4 Glow Nails Beauty Bar + Lounge opened June 10 at 2947 W. Anderson Lane, Austin. The new 3,000-square-foot salon oers services including facials, manicures, pedicures, eyelash extensions and waxing. 512-206-2982. www.glownailsatx.com 5 Flyrite Chicken on Aug. 9 held its grand opening at Lavaca Street Bar at Rock Rose, located at 11420 Rock Rose Ave., Ste. 100, Austin, in Domain Northside. The local chain serves craft chicken sandwiches, tenders and recently added wings to its menu. This location replaces the recently closed Surf N Turf restaurant at Lavaca Street Bar. 512-546-3458. www.yritechicken.com 6 India Gate in June opened its second Northwest Austin location at 12625 N. I-35, Bldg. A, Austin, inside Manpasand Supermarket. The restaurant oers tradi- tional Indian fare with daily specials and tins, which are light meals. 512-505-8900. www.indiagateaustin.com 7 CBD wellness retailer The GreenPX opened July 1 at 10000 Research Blvd., Ste. 136, Austin, in the Arboretum. The GreenPX sells a variety of CBD-infused products for pain and anxiety relief, such as creams, bath bombs, drinks and con- sumables. 512-522-9443. www.facebook.com/thegreenpxaustin

8 Sweet Paris Crêperie & Café on Aug. 17 opened its newest location at 11410 Century Oaks Terrace, Ste. 112, Aus- tin, in The Domain. The cafe serves sweet and savory specialty crepes, such as dulce de leche and croque madame oerings, as well as other traditional breakfast items including waes and omelets. 512-551-3979. www.sweetparis.com 9 The Bon Aire opened its doors to customers July 1 at 9070 Research Blvd., Ste. 101, Austin. The sports bar and eat- ery oers a menu inspired by Midwestern cities like Chicago and St. Louis. The Bon Aire serves bratwursts, burgers, kebabs and chicken wings. 512-284-7038. www.bonaireatx.com 10 Local chain Chi’lantro opened its newest location at 6301 W. Parmer Lane, Austin, in early August. The Korean fusion restaurant serves rice and noodle bowls, fried chicken wings, burritos and its signature kimchi fries. 512-800-9098. www.chilantrobbq.com 11 Boba Tea Smoothies and Sandwiches opened in late July at 9308 Anderson Mill Road, Austin. The boba tea cafe and restaurant serves banh mis, fresh tea, smoothies and more. 512-358-1181. www.bobateasns.wixsite.com/9308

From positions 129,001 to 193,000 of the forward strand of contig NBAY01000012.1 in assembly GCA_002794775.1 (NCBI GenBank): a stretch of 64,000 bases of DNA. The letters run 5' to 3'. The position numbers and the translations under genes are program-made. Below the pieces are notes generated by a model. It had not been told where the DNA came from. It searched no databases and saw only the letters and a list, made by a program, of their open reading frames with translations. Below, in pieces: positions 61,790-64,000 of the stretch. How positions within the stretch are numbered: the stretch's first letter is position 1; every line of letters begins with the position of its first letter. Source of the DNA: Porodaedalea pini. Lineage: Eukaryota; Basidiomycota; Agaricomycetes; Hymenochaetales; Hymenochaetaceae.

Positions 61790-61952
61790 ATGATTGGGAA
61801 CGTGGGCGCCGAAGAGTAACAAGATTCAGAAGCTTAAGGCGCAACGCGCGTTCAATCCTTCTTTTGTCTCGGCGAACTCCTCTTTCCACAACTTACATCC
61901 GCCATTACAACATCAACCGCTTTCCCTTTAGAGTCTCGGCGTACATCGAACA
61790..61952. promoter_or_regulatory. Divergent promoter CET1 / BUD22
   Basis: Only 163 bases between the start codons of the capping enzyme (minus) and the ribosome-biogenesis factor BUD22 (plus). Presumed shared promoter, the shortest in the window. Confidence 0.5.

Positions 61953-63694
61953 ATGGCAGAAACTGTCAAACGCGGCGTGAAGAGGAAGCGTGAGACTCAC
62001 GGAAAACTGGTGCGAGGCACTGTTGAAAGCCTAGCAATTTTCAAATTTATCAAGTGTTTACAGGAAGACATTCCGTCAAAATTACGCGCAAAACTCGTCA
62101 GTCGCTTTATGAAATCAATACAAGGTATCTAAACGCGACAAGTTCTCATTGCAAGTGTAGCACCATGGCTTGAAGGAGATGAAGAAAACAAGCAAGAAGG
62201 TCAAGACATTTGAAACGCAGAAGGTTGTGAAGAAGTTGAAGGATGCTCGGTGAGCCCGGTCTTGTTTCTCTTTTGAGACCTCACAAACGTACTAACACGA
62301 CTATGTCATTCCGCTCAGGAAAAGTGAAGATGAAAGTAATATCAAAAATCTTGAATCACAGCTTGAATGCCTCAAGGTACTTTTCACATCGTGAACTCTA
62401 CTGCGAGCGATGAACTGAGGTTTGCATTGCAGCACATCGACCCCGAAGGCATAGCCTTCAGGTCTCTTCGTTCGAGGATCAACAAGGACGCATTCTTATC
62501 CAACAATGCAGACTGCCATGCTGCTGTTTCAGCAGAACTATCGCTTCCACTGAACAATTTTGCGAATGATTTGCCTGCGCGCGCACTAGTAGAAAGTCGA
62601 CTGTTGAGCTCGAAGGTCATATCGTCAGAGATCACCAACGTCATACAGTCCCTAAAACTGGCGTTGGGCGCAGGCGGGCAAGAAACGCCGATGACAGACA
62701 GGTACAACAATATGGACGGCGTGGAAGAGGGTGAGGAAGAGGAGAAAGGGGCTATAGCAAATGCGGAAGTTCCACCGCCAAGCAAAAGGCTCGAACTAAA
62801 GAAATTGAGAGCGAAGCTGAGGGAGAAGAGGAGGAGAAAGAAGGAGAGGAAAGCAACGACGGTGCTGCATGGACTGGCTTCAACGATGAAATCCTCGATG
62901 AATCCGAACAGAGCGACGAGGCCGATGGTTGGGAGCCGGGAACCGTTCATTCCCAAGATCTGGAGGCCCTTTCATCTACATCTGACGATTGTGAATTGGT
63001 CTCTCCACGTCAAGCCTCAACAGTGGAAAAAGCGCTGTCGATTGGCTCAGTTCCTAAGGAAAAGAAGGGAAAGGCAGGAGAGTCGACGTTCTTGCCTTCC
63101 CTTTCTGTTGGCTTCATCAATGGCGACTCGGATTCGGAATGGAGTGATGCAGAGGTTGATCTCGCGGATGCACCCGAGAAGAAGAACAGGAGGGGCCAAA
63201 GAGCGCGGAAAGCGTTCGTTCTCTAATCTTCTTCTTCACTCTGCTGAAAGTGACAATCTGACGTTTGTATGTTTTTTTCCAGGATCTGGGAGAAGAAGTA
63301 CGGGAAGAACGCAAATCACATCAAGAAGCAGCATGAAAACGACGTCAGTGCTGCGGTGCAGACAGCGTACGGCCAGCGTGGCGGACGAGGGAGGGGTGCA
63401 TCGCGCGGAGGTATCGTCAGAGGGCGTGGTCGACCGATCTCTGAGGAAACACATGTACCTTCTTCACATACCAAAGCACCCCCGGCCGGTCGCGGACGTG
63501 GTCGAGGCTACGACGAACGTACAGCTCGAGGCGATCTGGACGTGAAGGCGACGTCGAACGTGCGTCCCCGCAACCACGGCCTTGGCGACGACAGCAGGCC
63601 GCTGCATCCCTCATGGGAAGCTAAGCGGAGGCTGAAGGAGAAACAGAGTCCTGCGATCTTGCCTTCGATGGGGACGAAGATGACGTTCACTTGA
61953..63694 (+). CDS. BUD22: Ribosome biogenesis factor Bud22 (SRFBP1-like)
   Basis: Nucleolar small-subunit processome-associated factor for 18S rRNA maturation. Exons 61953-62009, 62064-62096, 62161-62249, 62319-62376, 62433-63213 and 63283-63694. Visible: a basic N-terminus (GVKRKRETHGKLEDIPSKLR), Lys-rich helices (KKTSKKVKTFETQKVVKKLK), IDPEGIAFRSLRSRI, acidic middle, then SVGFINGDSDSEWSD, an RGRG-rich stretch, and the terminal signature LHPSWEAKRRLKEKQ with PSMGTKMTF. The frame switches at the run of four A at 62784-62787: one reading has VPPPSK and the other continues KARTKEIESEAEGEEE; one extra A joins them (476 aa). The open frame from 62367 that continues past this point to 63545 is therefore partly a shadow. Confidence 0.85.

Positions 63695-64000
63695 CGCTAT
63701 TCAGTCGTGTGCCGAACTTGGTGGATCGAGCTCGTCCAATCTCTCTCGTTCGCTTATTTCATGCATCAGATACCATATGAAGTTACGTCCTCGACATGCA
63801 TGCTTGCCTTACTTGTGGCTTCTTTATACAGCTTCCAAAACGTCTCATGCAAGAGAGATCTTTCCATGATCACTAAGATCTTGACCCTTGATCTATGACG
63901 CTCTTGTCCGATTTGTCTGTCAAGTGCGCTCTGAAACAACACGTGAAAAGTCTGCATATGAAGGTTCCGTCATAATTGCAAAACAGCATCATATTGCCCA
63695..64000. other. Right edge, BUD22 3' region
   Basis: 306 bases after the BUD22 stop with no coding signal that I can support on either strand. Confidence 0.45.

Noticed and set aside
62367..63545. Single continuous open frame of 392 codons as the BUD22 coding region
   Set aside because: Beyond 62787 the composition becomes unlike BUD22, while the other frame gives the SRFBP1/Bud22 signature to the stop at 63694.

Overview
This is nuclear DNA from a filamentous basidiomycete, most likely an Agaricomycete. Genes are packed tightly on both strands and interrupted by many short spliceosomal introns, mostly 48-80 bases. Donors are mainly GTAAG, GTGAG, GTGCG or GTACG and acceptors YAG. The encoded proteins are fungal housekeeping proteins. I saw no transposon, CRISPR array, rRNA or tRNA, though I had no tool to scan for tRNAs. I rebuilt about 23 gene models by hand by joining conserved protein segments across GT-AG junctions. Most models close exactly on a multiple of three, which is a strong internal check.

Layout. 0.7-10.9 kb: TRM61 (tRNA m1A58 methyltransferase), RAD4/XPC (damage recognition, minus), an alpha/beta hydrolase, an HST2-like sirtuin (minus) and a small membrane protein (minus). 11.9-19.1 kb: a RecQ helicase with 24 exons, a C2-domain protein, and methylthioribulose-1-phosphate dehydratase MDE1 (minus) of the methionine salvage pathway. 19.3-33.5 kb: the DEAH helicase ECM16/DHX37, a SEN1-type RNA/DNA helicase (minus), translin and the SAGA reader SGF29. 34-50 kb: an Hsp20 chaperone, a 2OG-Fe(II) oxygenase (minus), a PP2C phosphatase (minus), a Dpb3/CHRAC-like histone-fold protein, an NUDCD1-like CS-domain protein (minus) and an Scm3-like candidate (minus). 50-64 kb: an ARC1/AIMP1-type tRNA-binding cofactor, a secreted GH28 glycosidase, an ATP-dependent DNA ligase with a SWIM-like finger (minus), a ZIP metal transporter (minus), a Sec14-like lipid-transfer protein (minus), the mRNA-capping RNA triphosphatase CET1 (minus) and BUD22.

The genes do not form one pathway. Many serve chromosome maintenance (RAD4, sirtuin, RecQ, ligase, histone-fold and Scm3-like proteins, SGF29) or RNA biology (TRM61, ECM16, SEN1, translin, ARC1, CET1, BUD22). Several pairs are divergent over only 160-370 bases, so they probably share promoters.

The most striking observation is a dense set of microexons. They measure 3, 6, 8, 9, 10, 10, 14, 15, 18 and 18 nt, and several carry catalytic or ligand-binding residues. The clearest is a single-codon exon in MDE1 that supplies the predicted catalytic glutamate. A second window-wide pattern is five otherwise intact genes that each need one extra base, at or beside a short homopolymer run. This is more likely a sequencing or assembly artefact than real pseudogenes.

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COMMUNITY IMPACT NEWSPAPER • COMMUNITYIMPACT.COM

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NORTHWEST AUSTIN EDITION • AUGUST 2020

8

COMMUNITY IMPACT NEWSPAPER • COMMUNITYIMPACT.COM

TRANSPORTATIONUPDATES City pushing towrapwork beforeAustin FC stadiumopener

BY IAIN OLDMAN

underway as soon as October, Crich- ton said. That would leave crews about a six-month window to nish work if Austin FC plays its inaugural home match in March 2021. The rst phase of construction will add shared-use sidewalks and further include trac signal upgrades, installations of raised medians at all

approaches to the intersection, pave- ment work and drainage upgrades. Capital Metro’s most recent Project Connect plans show the regional transit agency will build a new MetroRail station at McKalla Place. Crichton said building that station is not included in the current corridor improvement plans.

Austin construction crews will work to nish improvements at the intersection of Burnet Road and Braker Lane in North Austin before Major League Soccer franchise Austin FC plays its rst game in the upcoming stadium at McKalla Place, according to new city documents. The city of Austin Corridor Pro- gram Oce in early August published the summary report of its public hearing for upcoming Burnet Road corridor improvements. According to the report, city crews before the end of 2020 will break ground to begin improvements at the intersection of Burnet and Braker. “Our goal is to have construction of the improvements done prior to the planned Austin FC home opener,” said Dea Crichton, public information and communications manager for the corridor program oce, in an email to Community Impact Newspaper . Improvement work at the Burnet and Braker intersection could be

Work on Parmer Lane at I35 is expected to wrap by mid-2021. (Courtesy Texas Department of Transportation)

ONGOING PROJECTS